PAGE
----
In fact I believe that the Brush tool has been overlooked by many photographers and its potential power has been underplayed by other Photoshop experts. So in an effort to redress the balance this week’s video shows you a quick and simple way of turning a cloud into a custom brush. It's something I've done many times before as you never know when you need to add a small cloud in your photo.
Thursday, 1 October 2009
This week I managed to get some time in the studio and if you're a lover of the Strobist style of flash photography I've got a real treat for in store for you.
The thing that really amazed me about the photos produced during the filming of this video was how simple the set up was compared to the quality of the results it produced. It really is as simple as it looks. Of course, there was a very small amount of Photoshop post processing involved, but less then you think. I'll write a blog post about the technique next week, time permitting.
The key bit of kit for this techniue is the PT-04 wireless off camera flash trigger. I picked mine up from ebay for about £20. It's had a lot of use over the past 12 months and has become a "must have" piece of kit in my camera bag.
Regular viewers of my videos will notice a few improvements this week The biggest thing you will notice is the smart white background made possible by video lighting from www.smick.co.uk
Monday, 28 September 2009
Occasionally I'll pick an email request and turn it into a video. So when madaca2813 wanted help to make a blurred edge border for his brothers wedding album I realised I could make a video tutorial quicker then I could type a message.
So exclusively for my blog readers here's a two minute Photoshop quick tip.
Friday, 25 September 2009
Thursday, 24 September 2009
In this weeks video I get the chance to do some painting AND Phototoshop. I can't claim to have any painting skills as such, but for this technique that's probably an advantage.
What I'm creating is commonly called a grunge border. If the grunge style of photography and Photoshop has passed you by, here's a link to one of the many grunge pools from Flickr. http://www.flickr.com/groups/89568081@N00/pool
Tuesday, 22 September 2009
I would guess most serious photographers don’t spend their time making videos except for birthdays, Christmas and perhaps two weeks in the sun every year. But if making a video is as easy as taking a photo, could you resist the temptation to give it a go?
As someone who’s spent a lot of time making photography videos over the past year, I’ve had to learn video skills the hard way. That meant starting with the real basics such as how to keep the camera still.
It’s not a problem in photography, you press the button and freeze the scene, but in video the scene goes on and on and on. Unless you want to make your audience sea sick you’ll need to keep your camera still and your movements steady.
I use one of three techniques.
You already know the value of using a decent tripod when it comes to getting sharp photo’s, so it’s no surprise that a tripod will also deliver steady videos, but for portability a monopod is hard to beat. I use a Hama Star 08 which is perfect for my little camcorder, it’s a bit too flimsy for a DSLR. A more heavy duty monopod shouldn’t be expensive and is a great addition to any photographer’s kit bag.
Next up is a Steadicam. I use the Mini motion cam from Hague. It’s a low tech solution to the problem of smoothing jerky movements such as walking. The whole system relies on small weights at the bottom which counterbalances the camera on the top. It really works, but takes a bit of practice.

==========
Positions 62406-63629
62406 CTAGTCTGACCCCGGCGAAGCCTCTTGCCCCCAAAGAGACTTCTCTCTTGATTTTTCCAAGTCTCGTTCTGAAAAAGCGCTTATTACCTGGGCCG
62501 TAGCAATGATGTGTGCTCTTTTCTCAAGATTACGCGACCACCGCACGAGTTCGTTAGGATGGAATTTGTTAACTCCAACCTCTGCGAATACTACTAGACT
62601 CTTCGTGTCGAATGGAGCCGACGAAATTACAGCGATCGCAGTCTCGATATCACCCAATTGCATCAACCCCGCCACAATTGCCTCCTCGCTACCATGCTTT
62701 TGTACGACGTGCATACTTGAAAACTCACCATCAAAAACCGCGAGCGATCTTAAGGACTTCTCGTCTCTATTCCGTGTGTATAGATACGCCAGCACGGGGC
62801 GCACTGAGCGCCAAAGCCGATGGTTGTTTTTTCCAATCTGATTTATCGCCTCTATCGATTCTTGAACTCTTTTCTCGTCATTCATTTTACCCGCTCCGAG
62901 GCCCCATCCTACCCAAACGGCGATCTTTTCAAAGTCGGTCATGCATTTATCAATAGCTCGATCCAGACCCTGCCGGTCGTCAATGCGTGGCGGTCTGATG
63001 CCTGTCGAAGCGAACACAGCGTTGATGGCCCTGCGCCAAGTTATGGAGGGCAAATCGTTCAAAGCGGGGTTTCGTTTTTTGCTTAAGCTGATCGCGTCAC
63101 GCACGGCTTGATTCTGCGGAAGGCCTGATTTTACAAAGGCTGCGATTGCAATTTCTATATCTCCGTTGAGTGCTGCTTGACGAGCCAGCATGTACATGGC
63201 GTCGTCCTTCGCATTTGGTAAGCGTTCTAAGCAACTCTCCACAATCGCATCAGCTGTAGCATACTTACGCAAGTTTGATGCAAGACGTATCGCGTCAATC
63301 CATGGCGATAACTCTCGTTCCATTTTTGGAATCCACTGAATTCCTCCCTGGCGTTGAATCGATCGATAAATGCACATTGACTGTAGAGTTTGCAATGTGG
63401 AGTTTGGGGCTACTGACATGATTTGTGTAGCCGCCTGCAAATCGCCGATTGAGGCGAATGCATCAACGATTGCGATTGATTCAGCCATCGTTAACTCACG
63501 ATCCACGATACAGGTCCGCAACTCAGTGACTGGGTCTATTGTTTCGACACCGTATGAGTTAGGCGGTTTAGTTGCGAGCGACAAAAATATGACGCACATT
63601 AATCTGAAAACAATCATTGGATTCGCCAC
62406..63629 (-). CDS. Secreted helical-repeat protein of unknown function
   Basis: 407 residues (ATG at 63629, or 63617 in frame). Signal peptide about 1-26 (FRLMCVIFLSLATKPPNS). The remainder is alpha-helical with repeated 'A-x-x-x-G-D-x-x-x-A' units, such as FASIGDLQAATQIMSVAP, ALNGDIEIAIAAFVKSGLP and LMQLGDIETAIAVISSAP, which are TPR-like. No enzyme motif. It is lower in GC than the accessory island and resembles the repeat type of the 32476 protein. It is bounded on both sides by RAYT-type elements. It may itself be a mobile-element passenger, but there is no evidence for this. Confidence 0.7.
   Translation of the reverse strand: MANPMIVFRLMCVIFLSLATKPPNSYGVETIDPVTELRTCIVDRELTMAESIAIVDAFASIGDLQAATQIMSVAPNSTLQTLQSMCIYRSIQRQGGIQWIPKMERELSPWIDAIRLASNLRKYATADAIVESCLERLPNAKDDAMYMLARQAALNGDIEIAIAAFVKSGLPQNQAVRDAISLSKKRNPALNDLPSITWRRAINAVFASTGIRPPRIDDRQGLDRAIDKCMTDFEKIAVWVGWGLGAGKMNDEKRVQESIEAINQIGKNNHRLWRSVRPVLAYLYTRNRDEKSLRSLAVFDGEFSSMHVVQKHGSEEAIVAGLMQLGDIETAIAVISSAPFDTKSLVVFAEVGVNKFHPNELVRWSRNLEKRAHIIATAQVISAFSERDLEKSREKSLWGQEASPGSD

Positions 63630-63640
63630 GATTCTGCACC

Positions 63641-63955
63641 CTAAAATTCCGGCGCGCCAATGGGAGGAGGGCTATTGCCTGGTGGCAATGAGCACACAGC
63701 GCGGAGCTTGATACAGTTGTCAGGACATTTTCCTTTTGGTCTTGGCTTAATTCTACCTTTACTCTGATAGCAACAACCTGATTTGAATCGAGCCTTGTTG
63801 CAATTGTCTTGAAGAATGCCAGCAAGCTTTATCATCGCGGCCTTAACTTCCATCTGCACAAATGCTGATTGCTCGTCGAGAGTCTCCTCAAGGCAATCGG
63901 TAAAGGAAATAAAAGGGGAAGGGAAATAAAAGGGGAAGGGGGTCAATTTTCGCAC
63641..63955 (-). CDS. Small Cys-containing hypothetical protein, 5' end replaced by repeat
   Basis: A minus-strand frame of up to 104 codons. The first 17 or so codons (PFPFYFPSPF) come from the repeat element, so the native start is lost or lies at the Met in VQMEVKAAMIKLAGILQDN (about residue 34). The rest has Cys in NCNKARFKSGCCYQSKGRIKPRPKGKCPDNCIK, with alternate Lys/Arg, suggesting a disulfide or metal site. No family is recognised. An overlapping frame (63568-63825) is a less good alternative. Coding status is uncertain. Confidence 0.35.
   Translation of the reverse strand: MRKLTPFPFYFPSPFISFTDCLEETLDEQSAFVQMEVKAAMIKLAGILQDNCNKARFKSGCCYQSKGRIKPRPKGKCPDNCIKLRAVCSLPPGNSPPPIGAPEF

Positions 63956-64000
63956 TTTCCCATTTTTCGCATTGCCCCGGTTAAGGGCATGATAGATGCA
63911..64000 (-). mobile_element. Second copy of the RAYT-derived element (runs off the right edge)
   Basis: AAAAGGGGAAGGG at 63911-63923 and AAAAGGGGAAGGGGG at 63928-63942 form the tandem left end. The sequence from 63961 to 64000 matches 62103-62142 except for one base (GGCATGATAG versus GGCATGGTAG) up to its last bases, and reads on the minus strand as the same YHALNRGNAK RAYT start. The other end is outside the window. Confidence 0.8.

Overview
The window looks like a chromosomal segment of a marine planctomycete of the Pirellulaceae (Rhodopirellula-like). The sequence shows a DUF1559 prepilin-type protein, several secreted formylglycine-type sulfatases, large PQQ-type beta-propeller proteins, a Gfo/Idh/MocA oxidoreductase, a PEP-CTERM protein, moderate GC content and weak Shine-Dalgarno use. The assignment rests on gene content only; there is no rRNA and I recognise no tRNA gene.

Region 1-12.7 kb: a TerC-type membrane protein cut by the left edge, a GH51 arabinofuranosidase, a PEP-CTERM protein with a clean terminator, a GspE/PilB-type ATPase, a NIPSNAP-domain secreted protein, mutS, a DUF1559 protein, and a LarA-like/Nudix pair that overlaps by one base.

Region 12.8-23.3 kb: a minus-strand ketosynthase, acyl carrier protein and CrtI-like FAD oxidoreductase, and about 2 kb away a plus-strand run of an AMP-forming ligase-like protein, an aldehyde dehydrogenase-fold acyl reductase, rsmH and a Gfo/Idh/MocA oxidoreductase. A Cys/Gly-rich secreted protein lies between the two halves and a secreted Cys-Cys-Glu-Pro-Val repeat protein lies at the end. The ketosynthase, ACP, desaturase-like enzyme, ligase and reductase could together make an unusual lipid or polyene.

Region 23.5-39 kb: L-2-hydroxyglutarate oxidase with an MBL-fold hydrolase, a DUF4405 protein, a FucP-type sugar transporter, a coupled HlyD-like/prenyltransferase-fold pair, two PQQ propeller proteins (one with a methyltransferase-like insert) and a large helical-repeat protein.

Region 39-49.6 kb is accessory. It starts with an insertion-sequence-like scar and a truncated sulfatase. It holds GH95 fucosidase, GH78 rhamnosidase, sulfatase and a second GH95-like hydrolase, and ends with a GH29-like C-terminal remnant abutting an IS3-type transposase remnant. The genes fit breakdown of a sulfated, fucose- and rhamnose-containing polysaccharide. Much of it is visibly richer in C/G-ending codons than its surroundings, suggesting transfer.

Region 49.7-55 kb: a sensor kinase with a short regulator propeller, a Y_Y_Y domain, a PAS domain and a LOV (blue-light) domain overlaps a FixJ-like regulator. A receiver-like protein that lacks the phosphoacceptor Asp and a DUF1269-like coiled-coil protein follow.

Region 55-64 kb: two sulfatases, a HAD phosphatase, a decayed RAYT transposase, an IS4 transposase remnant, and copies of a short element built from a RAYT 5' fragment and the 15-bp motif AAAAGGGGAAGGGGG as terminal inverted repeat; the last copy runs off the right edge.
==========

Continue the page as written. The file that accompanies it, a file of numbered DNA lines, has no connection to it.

The final solution is fairly new to me, but it’s one I hope will greatly improve my videos. To really keep things smooth I’m playing with a piece of video software called Virtualdub and specifically a filter called DeShaker. The filter does exactly what it says. Watch this short clip to see the before and after effect. Amazingly this software is 100% free.
It would appear that the line between a photography and videographer is likely to blur over the next few years. You can choose to ignore it, or embrace it. If you don’t want to get left behind, I’d recommend you consider the later and soon.
Thursday, 17 September 2009
This week I’m posting one of my favourite Photoshop actions which gives a quick and effective page curl effect. You’ll need Photoshop CS3 or CS4 to run the action and the effect should look a bit like this.
Wednesday, 16 September 2009
There's a real autumn feel to the weather at the moment. It's feeling a bit colder and there's the ever present chance of rain. The temptation is just to stay inside and put photography on hold until the sun comes out.
I prefer to take the opposite view and use this weather to my advantage. The weather may look grim, but that just means the light is flat and even. Flat light is great for keeping detail in high contrast subjects like the delicate petals of a flower. Rain showers make everything wet and shiny, which makes photography a lot more tricky when the light is bright. Once again low contrast flat light, becomes your best friend and can be used to your advantage in a photo.
It was this thinking that got me into the garden to see what I could photograph. After a quick look around I found a bit of old wood, some leaves and a flower, perfect photography materials.
The plan was to try and make a cross processed style image. The end result wasn't quite the look I orginally envisaged, but I liked it all the same.
Monday, 14 September 2009
Last week I gave a lecture at a local camera club and part of the evening was devoted to explaining the basics of RAW processing. As with any camera club my audience was made up of mixed abilities, some of the members were really clued up about the advantages of using RAW, whilst others could see nothing but disadvantages in the format.